Avoiding Debt Issues In The New Year – Invoicing, Debt Collection And More

0

Having unpaid invoices can be an unpleasant side effect of business, impacting your cash flow and leaving an unpleasant impression on your debtor’s reputation. If they fail to pay or satisfy the debt, you may be able to ‘collect’ it.

However, there are numerous legal obligations that you need to be aware of if this is a path you choose to take.

Debt collection takes place when creditors and collectors seek payment from consumers or businesses, who are legally bound to pay or repay the money they owe. There are specialists that can be employed to retrieve that amount of debt, who need to take care to adhere to the law.

When it comes to debt collection, those who are in debt to you need to be treated with fairness, respect and courtesy. It does not matter if they owe you millions of dollars, or if it’s simply a debt that’s gone unpaid for too long – the amount of the debt or length of time does not matter.

When collecting debts, you should never:

  • harass or coerce them
  • treat them unconscionably, such as by taking unfair advantage of their vulnerability or disability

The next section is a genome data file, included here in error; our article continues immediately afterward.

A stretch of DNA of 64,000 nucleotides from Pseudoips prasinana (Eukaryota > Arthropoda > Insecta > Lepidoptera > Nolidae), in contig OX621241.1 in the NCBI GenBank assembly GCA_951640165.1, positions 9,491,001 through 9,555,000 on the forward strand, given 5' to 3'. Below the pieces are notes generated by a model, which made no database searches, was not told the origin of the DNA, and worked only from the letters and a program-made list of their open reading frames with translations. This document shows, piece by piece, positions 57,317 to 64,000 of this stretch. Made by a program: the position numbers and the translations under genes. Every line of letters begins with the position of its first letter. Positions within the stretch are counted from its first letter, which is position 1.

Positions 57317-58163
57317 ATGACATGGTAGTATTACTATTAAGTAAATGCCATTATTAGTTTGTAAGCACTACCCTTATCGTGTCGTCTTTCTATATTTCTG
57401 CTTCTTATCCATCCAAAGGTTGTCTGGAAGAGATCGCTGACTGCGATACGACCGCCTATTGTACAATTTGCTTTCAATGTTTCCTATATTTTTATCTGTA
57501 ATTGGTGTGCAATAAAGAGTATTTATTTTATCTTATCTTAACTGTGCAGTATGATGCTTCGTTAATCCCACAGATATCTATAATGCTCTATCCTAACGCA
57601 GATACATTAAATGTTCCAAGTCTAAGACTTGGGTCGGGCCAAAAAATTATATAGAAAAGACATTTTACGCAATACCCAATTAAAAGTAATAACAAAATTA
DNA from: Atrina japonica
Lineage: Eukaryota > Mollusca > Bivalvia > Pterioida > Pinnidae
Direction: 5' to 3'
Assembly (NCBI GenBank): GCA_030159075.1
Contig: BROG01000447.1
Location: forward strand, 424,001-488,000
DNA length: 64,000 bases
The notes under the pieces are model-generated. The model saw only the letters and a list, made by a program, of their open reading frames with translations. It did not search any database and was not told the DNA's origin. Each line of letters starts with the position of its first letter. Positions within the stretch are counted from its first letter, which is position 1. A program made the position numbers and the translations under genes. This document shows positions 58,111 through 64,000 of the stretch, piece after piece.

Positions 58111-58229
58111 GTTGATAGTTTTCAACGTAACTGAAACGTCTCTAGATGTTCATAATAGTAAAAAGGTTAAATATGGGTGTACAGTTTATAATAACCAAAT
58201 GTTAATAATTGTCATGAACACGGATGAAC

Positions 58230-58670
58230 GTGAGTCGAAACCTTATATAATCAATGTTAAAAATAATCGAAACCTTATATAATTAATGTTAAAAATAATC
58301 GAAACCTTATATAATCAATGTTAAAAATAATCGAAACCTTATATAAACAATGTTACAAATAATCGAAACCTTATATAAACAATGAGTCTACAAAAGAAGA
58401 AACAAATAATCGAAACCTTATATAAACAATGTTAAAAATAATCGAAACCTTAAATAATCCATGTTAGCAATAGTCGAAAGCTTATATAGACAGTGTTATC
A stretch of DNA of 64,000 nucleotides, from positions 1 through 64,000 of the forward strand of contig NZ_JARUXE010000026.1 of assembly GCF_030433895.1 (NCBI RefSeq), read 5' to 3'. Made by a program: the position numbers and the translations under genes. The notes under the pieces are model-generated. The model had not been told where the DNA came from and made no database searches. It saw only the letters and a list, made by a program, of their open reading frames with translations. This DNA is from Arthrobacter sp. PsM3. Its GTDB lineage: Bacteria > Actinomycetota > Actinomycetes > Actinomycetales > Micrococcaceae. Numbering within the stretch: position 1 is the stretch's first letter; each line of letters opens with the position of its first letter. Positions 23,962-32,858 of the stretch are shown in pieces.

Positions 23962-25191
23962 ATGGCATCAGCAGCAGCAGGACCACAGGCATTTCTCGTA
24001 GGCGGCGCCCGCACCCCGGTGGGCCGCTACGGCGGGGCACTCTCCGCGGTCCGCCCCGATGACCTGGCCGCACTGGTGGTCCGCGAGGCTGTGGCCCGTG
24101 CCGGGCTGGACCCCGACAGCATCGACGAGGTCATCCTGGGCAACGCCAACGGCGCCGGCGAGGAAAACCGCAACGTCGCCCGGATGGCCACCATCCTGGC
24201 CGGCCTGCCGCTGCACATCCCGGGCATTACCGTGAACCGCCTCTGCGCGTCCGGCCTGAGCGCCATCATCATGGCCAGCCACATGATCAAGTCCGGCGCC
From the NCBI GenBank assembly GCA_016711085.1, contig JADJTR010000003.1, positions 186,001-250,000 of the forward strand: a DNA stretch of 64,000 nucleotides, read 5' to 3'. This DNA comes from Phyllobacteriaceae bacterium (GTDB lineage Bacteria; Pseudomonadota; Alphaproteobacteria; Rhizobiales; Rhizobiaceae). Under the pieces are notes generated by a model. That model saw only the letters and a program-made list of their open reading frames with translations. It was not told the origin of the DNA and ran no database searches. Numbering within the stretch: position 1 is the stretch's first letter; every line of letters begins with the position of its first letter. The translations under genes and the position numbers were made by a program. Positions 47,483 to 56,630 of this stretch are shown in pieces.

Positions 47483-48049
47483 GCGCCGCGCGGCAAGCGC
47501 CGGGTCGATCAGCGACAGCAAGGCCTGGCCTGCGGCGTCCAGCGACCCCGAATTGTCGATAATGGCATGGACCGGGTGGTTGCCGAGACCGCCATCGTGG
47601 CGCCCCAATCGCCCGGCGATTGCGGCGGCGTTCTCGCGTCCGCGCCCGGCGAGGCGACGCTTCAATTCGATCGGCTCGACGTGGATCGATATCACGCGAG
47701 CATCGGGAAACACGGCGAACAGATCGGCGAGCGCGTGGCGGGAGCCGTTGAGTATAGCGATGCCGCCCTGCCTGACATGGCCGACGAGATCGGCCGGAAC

• mislead them about the nature of their debt, their legal obligations, or about what could happen if they do not pay.

A debt should not be pursued unless you have reasonable grounds for claiming that they are liable for the debt.

These reasonable grounds may include, for example:

  • giving information about the debtor’s account
  • making a demand for payment
  • accurately explaining the consequences of non-payment, including any legal remedies available to the collector or creditor, and any service restrictions that may apply in the case of utilities, such as disconnection of electricity
  • arranging for repayment of a debt

Under Australian law, a debt collector must not:

  • use physical force
  • use coercion, which is forcing or compelling the debtor or a third party, such as a family member, to do something
  • harass or hassle the debtor to an unreasonable extent
  • mislead or deceive the debtor, or try to do so, regardless of your intention
  • take unfair advantage of any vulnerability, disability or other similar circumstances affecting the debtor, as this could amount to unconscionable conduct (which can be legally pursued by the debtor against you).

If you require assistance with the recovery of debt or with managing your own debt, we are equipped to assist and advise. Come speak with us.

Share.

About Author

Leave A Reply

Pin It on Pinterest